Where you'll work. Who you'll marry. Even when you'll die. It's all decided for you.
Cassia Reyes is on her way to becoming exactly who the Society wants her to be.
On her 17th birthday she finally finds out who they've chosen as her Match. Cassia is surprised (and more than a little relieved) to discover that the face on the screen at her Match Banquet is a familiar one. She already knows her Match! It's her best friend, Xander. Cassia feels beyond lucky.
Until an error occurs. Another face appears. Another boy Cassia knows.
But Cassia has already been Matched. And the Society is never wrong.
So what could it possibly mean? Is Cassia meant to be with her original Match? To live the happily ever after the Society has arranged for her?
Or will that split second of a different face, a possibly dangerous decision, change everything?
For those that like their dystopias a little more romantic, swoony, and love triangle-y and a little less "Let's start a revolution!" or "Ah! Zombies! Ruuuun!," Matched is the book for you.
I'm not saying this is strictly a love story though. The Society is fucked up, to be sure, but because Cassia has been raised in it her entire life, she doesn't know any better. She doesn't know that there are things that should be questioned.
She blindly trusts her government. Until she doesn't.
To me, that was the brilliance of this book. With other dystopian novels, because of the main character's already strong point of view, we pretty much know early on that shizz is super shady and that officials are not to be trusted. But Ally Condie allowed the bullshizziness of her dystopian Society to unfurl slowly.
In fact, while reading I thought, this doesn't seem as bad as Panem where they televise young children fighting each other to the death. And at least they haven't completely outlawed love and decided that it's a disease that needs to be eradicated a la Delirium.
They just want to find you your perfect Match. And place you in the right career. And dictate how many children you can have. And--- Holy shit! I've drunk the Kool-Aid!
But see! That's how they get ya.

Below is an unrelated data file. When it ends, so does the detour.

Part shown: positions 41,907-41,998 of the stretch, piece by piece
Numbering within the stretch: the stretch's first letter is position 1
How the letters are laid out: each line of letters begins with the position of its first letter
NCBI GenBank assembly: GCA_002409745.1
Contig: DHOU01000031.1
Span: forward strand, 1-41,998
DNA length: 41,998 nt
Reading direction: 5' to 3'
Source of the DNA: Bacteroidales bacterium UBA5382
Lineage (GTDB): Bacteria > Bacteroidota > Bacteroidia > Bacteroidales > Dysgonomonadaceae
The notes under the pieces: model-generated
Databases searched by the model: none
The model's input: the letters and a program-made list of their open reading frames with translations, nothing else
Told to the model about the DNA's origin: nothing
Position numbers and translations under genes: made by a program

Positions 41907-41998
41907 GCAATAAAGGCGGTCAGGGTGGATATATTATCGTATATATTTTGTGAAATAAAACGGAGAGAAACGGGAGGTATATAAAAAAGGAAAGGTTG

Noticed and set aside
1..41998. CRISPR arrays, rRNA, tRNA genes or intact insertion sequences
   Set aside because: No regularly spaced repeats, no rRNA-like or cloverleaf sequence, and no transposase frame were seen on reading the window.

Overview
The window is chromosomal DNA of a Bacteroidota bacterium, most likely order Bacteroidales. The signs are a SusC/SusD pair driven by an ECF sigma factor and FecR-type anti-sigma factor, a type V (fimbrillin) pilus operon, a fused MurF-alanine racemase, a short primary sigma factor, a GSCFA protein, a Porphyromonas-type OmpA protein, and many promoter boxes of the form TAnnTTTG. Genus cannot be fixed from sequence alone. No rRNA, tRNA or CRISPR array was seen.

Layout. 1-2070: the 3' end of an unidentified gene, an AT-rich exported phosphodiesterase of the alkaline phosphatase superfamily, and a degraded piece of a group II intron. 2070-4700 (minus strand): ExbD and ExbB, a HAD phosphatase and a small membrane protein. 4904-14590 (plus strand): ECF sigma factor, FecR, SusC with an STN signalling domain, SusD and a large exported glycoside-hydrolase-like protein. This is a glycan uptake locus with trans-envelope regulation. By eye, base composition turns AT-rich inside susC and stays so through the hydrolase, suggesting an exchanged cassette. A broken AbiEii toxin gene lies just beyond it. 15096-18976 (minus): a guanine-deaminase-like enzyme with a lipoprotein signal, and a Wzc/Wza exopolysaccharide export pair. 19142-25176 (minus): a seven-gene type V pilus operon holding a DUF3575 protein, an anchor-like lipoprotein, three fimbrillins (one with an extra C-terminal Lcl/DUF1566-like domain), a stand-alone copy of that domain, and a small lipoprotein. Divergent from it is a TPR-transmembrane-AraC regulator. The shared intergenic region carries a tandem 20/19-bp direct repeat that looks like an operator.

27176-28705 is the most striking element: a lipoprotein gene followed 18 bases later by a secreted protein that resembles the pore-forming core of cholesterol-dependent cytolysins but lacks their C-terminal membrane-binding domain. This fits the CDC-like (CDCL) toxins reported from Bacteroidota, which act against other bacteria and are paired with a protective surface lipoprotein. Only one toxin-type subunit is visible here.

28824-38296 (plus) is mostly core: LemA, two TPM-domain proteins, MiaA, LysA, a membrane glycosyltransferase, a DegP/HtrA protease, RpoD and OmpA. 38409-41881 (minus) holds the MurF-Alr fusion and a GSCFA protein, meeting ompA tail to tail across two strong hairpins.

Everything seems fine. Everyone seems content. But it's just smoke and mirrors. There's something truly unsettling about the Society. And it's because all the soul-sucking evilness is done subtly. All the changes happen slowly.
So it takes Cassia awhile to realize that her "choices" aren't for her own well being. In fact, her choices aren't really HER choices at all.
And when she realizes that and what that truly means, she finally decides to take her life and her fate into her own hands.
And she's pretty smart about it. She rebels quietly, on the down low. She doesn't immediately gather up her pitchforks and torches and start full-on raging against the machine.
Which is good because, in the Society, that's a quick way to get yourself red-pilled. So mucho snaps to Cassia for showing some smarts. Something she demonstrates further by recognizing that any decisions she makes to break the rules won't just result in consequences for herself, they also have the potential to endanger everyone she loves. So Cassia really has to think about the risks she's willing to take.
Not to imply she's some self-sacrificing donkey, shouldering all the burden, and not even entertaining the idea of getting someone else involved in her troubles.
That's one thing that I REALLY hate that seems to be super prevalent in YA. From Harry Potter to the Pretty Little Liars, it seems like everyone is totally wrapped up in this whole "being noble" bullshit. But you're not being noble. You're being an idiot. AND frustrating the reader to the point that they want to throw large, heavy objects at you.
WHY do fictitious people have such hang ups about asking for help? I mean, what are friends for?! You can't very well defeat a dark arts obsessed wizard or an anonymous stalker with an affinity for vowels by yourself.
Sorry. It seems I've gone off on another one of my classic tangents. Let's get back to the review at hand---
That's why I Judd Nelson fist pumped so hard for Cassia. Because she recognized that shit was about to hit the fan and she didn't shut down. She turned to her parents and her best friend, Xander.
And even though she couldn't be completely forthright with them , she did give them plenty of read-between-the-lines, what-i'm-telling-you-isn't-necessarily-what-we're-actually-discussing, wink-wink, know-what-I'm sayin'.
Most of Cassia's absolute truths were saved for Ky. And they revealed said truths slyly.